This picture shows the eager Junior and the stern parent.
Jackdaws, juvenile left and adult right. Corvus monedula.

Friday, July 3, 2009

Jackdaw Fledgling, new life in the flock.

After having seen this feather loss infection/disease get a nasty grip some of the flock's young adults, it is great to see that there is new life again. In the shape of a lovely (and very demanding!) fledgling. In my last post you had were able to see some of my pictures.
It is obvious that h/she is a lot younger than JJ was when he first came down to us, and into the planter. By then, JJ had lost all its down already, while this youngster has got a lot of it, still. And also, he/she is a lot noisier than JJ! Probably because it is so much younger.

For example: It has left the nest (involuntarily, perhaps?) not to long ago.
I have not seen it feed for itself. (yet) I see it on my wall, or fence, but it still has not been down to the planter where the food is.

It is not the only Corvid being fed down here. In the early morning I am welcomed by a very loud magpie fledgling, which cries its way through the morning. Then there is a Rook fluffer too. An very unusual event. Usually, late spring, the adult Rooks would start 'disappearing to the Rookery down at the Church of Ireland, at the bay and at Riverside. (where we used to live. )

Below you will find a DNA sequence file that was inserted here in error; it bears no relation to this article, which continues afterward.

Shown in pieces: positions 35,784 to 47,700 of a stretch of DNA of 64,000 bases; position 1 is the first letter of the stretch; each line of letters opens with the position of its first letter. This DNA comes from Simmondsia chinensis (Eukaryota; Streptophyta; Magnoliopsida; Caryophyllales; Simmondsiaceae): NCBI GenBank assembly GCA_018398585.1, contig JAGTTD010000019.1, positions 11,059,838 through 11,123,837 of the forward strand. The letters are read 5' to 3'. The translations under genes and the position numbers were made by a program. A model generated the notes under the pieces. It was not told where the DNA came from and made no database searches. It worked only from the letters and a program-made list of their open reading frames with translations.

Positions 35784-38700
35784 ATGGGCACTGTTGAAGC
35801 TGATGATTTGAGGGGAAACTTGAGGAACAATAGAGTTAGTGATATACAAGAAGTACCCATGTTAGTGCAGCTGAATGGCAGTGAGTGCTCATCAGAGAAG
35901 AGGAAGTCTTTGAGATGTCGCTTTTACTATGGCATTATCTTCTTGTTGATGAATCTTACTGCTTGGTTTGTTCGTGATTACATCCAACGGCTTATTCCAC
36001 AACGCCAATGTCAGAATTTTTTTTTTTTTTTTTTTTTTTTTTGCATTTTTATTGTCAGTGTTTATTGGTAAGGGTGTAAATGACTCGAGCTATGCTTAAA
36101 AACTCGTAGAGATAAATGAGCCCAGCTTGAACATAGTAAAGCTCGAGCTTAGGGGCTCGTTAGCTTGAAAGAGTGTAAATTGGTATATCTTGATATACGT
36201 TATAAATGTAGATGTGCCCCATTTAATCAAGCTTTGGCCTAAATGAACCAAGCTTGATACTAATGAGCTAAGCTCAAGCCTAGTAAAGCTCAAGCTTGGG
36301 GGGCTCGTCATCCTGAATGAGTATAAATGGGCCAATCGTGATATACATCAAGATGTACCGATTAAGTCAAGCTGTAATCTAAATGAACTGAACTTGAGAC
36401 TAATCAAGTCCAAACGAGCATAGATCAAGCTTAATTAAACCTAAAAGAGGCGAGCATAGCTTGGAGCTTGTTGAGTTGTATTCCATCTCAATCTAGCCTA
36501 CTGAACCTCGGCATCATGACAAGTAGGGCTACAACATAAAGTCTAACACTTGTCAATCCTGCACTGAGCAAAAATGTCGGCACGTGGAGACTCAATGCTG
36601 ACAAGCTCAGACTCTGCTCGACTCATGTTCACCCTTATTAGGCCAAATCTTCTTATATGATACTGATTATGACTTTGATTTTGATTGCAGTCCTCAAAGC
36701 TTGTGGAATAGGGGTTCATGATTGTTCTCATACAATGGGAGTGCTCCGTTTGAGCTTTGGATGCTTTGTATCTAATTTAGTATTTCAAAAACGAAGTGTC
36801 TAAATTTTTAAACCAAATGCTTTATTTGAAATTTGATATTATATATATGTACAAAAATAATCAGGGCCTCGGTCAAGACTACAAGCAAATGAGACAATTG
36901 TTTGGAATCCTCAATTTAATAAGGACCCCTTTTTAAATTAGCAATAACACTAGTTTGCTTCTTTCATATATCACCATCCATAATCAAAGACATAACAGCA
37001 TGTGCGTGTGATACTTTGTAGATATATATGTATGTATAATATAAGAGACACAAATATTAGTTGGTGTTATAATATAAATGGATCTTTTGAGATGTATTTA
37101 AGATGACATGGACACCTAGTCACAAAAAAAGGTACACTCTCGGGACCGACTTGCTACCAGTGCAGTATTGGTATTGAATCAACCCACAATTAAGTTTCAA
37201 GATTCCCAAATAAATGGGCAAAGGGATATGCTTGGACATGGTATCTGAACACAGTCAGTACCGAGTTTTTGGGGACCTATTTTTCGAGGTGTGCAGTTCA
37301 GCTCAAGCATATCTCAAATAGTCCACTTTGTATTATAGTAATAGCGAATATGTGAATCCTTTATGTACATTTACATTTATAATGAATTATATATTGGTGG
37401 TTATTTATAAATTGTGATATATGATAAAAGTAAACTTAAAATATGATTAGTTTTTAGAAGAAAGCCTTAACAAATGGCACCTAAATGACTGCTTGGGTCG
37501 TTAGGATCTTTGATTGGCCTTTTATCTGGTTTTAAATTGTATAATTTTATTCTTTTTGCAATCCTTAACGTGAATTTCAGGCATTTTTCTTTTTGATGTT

The Rooks would then stay away till late summer/early autumn. Around September, they would return.
Sometimes adults started moving their belongings to the nursery in March/April already.

This Rook youngster with its dad/mum is the only Rook family around at this moment, plus a few juveniles from last year.

Here is our newest addition:
jackdaw, Corvus monedula. (fledgling)

And other birds in the garden:

Dunnock, Prunella modularis

Robin, Erithacus rubecula

House Sparrow, Passer domesticus